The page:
CBA offers an excellent education, but its values last a lifetime. Here’s proof.
Published by the Times Union on October 2, 2019.
Christian Brothers Academy, a college preparatory middle and high school for boys in Albany, New York, challenges students to excel in academics, in athletics and in life.
They’re doing something right because 100% of its students are accepted to college, and it’s been that way since 1980. It’s doing something right in athletics because CBA holds numerous titles in basketball, football, track and field, and soccer. CBA’s award-winning band and high-ranking Army Junior Reserve Officer Training Corps (JROTC) also indicate it holds a recipe for success.
CBA students graduate with more than good grades and credentials, however. CBA’s core values—academics, athletics, brotherhood, faith and service—stay with students long after they graduate. By emphasizing these values, and by providing positive encouragement, CBA propels students to amazing careers.
Once they leave CBA’s safe, faith-based environment, they may feel out of sorts when they start college or their first full-time job. That’s okay. CBA alum have developed the focus, work ethic and commitment to overcome obstacles and thrive.
What does that look like in “real life?”
CBA alum attend Harvard, Princeton, and other top universities. They become astrophysicists, professional athletes, members of the New York State Assembly, surgeons and academic researchers. They lead companies and live lives with purpose, intention and service. And they stay connected with their CBA brothers for life.
Dr. Riccio initially thought he’d join the military. Toward the end of high school, an interest in medicine surfaced. “CBA gave me the opportunity to shadow a couple doctors in the area,” he says. “After that, I realized it was what I wanted to do. CBA fostered my desire to pursue medicine.”
After completing his bachelor’s degree in biology at Siena College in Loudonville, New York, Dr. Riccio earned his medical degree and completed a neurosurgery residency at Albany Medical College in Albany, New York. Additional training through an orthopedic spine surgery fellowship at New York University followed.
At Siena College, Dr. Riccio reconnected with some of his CBA classmates, which eased the transition to college. The tools he acquired kept him disciplined through many years of medical training.
“CBA instilled confidence that you could achieve anything you wanted, and a work ethic that allowed you to accomplish your goals,” says Dr. Riccio, who now works as a spine surgeon at Bone & Joint Center of Albany, New York. “Those concepts allowed me to be successful in college, medical school and beyond.”
From CBA Athlete to Emmy-Winning Filmmaker
Many students, at CBA and otherwise, plan for one direction and then take another. Garrett Fittizzi, ’96, accepted a job at NFL Films three weeks after graduating from Princeton University with a degree in Politics. His grounding in faith, cultivated at CBA, helped him navigate the transition from academic to professional life, as well as cope with the stress of learning skills.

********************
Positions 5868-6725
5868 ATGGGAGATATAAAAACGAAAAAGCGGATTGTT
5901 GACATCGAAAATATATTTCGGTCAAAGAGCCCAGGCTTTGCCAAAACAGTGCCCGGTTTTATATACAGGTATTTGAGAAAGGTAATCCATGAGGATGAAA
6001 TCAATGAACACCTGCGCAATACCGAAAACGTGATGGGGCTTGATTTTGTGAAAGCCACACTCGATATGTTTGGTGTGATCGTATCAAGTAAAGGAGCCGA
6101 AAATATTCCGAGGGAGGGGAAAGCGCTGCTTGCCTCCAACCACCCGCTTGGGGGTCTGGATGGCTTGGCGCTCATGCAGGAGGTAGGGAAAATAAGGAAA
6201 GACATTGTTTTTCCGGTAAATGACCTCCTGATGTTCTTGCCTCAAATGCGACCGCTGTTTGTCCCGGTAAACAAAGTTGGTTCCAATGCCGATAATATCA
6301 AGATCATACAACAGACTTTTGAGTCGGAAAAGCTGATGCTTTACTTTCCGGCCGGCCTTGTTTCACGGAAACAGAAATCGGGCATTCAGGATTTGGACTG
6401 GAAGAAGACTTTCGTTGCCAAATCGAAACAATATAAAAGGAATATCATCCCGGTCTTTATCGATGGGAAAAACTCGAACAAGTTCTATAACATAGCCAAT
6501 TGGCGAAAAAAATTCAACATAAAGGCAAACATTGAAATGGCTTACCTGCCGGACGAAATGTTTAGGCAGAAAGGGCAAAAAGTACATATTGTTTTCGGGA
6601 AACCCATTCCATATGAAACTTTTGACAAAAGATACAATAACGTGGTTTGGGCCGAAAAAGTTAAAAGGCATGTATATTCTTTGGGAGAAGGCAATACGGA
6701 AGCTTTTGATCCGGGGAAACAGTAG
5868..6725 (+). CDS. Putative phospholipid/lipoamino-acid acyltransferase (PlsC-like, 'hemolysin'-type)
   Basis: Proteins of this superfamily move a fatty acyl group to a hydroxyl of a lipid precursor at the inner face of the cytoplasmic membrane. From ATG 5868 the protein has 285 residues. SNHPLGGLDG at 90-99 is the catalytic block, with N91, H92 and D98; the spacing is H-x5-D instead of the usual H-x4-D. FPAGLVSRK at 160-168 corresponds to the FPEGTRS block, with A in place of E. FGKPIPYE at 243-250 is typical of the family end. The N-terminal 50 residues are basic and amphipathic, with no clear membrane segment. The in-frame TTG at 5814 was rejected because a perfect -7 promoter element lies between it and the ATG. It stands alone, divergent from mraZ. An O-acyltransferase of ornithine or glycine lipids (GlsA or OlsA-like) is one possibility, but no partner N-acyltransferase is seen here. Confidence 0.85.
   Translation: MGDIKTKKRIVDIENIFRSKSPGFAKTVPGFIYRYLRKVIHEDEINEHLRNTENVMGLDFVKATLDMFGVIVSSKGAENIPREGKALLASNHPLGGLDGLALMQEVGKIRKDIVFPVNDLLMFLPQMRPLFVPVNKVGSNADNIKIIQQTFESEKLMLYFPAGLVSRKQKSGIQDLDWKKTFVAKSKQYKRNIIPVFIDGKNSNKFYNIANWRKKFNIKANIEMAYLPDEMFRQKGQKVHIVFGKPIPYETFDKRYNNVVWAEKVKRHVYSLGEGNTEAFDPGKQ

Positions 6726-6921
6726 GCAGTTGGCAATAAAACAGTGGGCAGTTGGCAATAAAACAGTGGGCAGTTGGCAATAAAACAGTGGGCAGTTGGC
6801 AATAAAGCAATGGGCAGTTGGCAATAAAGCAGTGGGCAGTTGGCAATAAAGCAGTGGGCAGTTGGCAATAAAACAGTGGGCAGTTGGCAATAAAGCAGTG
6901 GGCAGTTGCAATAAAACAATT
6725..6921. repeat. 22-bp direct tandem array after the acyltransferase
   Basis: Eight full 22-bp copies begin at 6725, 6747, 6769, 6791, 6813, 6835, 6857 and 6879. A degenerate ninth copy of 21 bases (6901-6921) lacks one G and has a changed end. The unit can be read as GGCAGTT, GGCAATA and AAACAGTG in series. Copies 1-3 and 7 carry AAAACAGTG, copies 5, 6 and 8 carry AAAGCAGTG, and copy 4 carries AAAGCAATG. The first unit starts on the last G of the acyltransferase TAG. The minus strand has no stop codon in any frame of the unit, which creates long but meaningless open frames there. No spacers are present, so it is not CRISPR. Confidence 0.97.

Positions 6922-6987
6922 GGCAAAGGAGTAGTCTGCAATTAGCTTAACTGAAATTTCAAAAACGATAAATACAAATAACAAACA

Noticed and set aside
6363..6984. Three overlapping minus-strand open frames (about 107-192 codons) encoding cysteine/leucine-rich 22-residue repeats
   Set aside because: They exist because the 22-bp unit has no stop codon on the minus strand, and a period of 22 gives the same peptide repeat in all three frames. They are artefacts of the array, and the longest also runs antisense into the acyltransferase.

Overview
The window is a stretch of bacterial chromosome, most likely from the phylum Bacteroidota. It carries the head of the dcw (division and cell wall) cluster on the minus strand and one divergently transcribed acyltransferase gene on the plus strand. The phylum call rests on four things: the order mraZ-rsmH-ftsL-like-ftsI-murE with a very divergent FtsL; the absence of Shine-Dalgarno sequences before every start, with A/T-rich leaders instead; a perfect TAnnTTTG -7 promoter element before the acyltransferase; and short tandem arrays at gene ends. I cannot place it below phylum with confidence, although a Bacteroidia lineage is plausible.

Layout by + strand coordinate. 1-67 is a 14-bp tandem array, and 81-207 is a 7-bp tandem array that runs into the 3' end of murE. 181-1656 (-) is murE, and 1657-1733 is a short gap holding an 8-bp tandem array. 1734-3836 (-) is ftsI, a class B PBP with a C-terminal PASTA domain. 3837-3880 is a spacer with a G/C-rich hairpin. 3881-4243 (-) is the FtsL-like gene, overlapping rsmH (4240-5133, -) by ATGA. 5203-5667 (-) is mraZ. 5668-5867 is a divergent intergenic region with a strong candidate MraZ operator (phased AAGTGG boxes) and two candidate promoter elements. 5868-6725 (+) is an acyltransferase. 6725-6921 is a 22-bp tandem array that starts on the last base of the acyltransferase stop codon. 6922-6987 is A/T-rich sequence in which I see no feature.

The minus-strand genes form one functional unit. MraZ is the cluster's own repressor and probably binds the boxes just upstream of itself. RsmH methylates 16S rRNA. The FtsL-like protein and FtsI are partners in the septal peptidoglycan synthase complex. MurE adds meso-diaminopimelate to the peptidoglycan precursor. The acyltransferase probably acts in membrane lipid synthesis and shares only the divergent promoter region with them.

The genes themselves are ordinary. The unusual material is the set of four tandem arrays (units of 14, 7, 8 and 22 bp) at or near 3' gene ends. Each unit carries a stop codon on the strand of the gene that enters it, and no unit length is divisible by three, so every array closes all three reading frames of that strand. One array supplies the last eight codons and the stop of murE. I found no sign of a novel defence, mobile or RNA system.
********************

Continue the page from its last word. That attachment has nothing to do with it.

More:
His persistence paid off: As a producer for NFL Films, Fittizzi has been part of nine Emmy Award-winning sports programs, including HBO’s “Hard Knocks,” Showtime’s “Inside the NFL” and Amazon Prime’s “All or Nothing.”
As a CBA freshman, Fittizzi adapted well to the rigors of a college-prep education. His brothers, Anthony (’93) and Rocky (’95), gave him “deep, clear footsteps to follow,” he says. All three also attended Princeton University.
“While we were all three-sport athletes at CBA, our parents did an incredible job of stressing academics before athletics,” he says. “Thanks to them, we all knew how to successfully budget our time between rigorous coursework and varsity football schedules once we got to Princeton.”
Fittizzi also credits his teachers and coaches for pushing him academically and helping him grow personally. “The standards set by teachers like Mr. Atkinson and Mr. Gormley let me know exactly what would be expected of me in a collegiate classroom,” he says.
“The discipline I learned from both the religious education and JROTC programs helped in all facets of behavior when trying to navigate an entirely new environment of personal freedom. Playing football under Coach Smith, who spent years on Union College’s staff, made the adjustment from high school to division-1 football much easier than it otherwise would have been.”
Coming Full Circle
Jason Keleher, PhD, (’94), spent five years in Silicon Valley and Chicago as a research scientist for high-tech companies before shifting to academia. He teaches at Lewis University, which is rooted in the Christian and Lasallian tradition like CBA.
Dr. Keleher’s research group studies nanoparticles and nanocomposites systems for a range of applications. Their work applies to wound management, water purification and even designing an aircraft windshield that better protects pilots from blinding lasers.
The CBA Way
As thousands of success stories have shown, CBA alum graduate not only with the academic knowledge to do well in Ivy League schools, but with the discipline and faith-rooted values to succeed in all facets of life.
“Keep moving and keep believing the hard work will be worth it,” Dr. Riccio advises.
Also, trust the process. As Dr. Keleher suggests, “Be part of the system because it will really help you grow. Learn the skills because what CBA offers is unlike anywhere else you’re going to go.”
Want to know more about life at CBA? Visit its Open House on Thursday, November 7, from 6 p.m. to 8 p.m. Visit cbaalbany to learn more.